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Sunday, July 31, 2011

Emotional overtones

I have begun to dissect this feeling of being overwhelmed and decided that there definitely is an emotional component to it. There is always too much going on-but when I couple the amount of work to be done with emotional turmoil, it puts me over the edge.
Last week, I made a vow to myself to dismantle Bruce's office and I have made some good progress. It was harder than I thought-too many memories buried in the books and the paperwork. Much of the stuff evoked the past-some of it happy, some of it not, some entirely neutral. But it was a glimpse back and of course I both worry and welcome that without the things-those times are not retrievable. They remain buried deep with all of the other thoughts clogging up my brain.

And then in the middle of the week, there was the Emergency Room drama with my son and the resulting worry and emotional "hangover" the next day. It took a full two days to work it through and I continue to be a bit emotionally unsettled.

I have trouble articulating how I feel-almost like a fog engulfs me and I get lost in the emotions that bombard me. I know that it sometimes contributes to the inertia, interrupts my sleep and preoccupies my thoughts. I guess I have always responded to the emotional tugs before the cognition kicks in. I can (thanks to years of therapy) take all of this apart and provide a perfect rational response. But the emotional sensors are still on overload. I just got to keep on going, set small tasks and work through the turmoil. I know that I am strong and capable.

Even though I am sometimes beset by my emotions-it is who I am. Contributes to my passion, my enthusiasm and my empathy for others. Now I just have to learn to tame it and do good work while emotionally challenged! Small steps.

Thursday, July 28, 2011


Before Bruce died, I worried all the time about his health. I was aware that his Dad died at an early age. In fact many of his family members died prematurely. Bruce always said that he was not going to live long-when he made it past 50 we were elated and began planning for retirement. Retirement was not something he thought he would ever need to consider. But even though we were a bit relaxed and figured we had made it past 50 and we were home free, I still worried. There was always this underlying anxiety. Any medical event could rattle me and cause me to become very anxious after I dealt with the issue. When Bruce died, although I was devastated, a part of my anxiety died with him.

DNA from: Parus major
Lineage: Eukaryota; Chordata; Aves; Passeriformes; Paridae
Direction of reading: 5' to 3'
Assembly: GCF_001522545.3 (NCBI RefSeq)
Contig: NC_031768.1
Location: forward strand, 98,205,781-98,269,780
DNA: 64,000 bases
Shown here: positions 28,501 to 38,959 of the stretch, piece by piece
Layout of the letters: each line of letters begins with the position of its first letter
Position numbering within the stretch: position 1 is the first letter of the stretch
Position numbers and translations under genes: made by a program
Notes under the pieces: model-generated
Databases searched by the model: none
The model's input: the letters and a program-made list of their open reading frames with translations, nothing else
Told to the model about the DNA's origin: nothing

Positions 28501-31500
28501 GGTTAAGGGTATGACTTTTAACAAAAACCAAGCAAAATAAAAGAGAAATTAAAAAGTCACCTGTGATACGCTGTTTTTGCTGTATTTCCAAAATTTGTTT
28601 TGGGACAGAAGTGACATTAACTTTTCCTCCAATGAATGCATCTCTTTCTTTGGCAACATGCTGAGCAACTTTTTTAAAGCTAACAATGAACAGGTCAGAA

Yesterday, I realized that it was not gone, just dormant. My 27 year old son ended up in the Emergency Department due to a pinched nerve. I was concerned when he had symptoms radiating down his arm but even more shaken when he fainted in the ED. I realized that my worry was not over. He is fine, thankfully. But I am so traumatized by the event. Perhaps it is the worry in combination with the getting rid of Bruce's things. I am emotionally overwhelmed, tired, sad and yes-worried.

Saturday, July 16, 2011

stuff revisited

I decided it was time to get rid of Bruce's stuff and even as I write this, I feel a sharp pain. Is it betrayal? I know how much his stuff meant to him. As a boy growing up, he often felt deprived. As an adult-he so enjoyed the fact that he could have some of what he wanted. He loved his stuff. And he collected and saved much of it over his lifetime. The emotional cloud descended as I attempted to sort through his office at home. I found lots of his treasures: the collection of credit cards that he used since he was first able to obtain one, the collection of matchbooks from every restaurant he went to (some of these with me), the collection of toys that used to decorate his office, the batman memorabilia, the pens, the cameras, and so on. There were memos and old ticket stubs. I relived my past with him through much of the stuff that I needed to sort.

And as it did so many months ago, it occurred to me that we so value our stuff and often fail to put what these things are in perspective. Aren't they just things? Maybe not-maybe they represent who we are and what we value. But the sad fact is that we cannot take the stuff with us when we die. And often the value that we place on the stuff is not shared by anyone else.

Since Bruce was a qualitative sociologist-I imagine that this is the perfect research project. But then since there is so much to go through and sort-what would best represent him?

So my plan is to sort through and systemically remove his stuff from my life. It seems as if there should be a special ceremony for this-because his presence is so evident in the stuff that remains throughout the house. I thought that I was ready for this but I am feeling irritable and out of sorts. But it has been long enough and I have decided that it is time.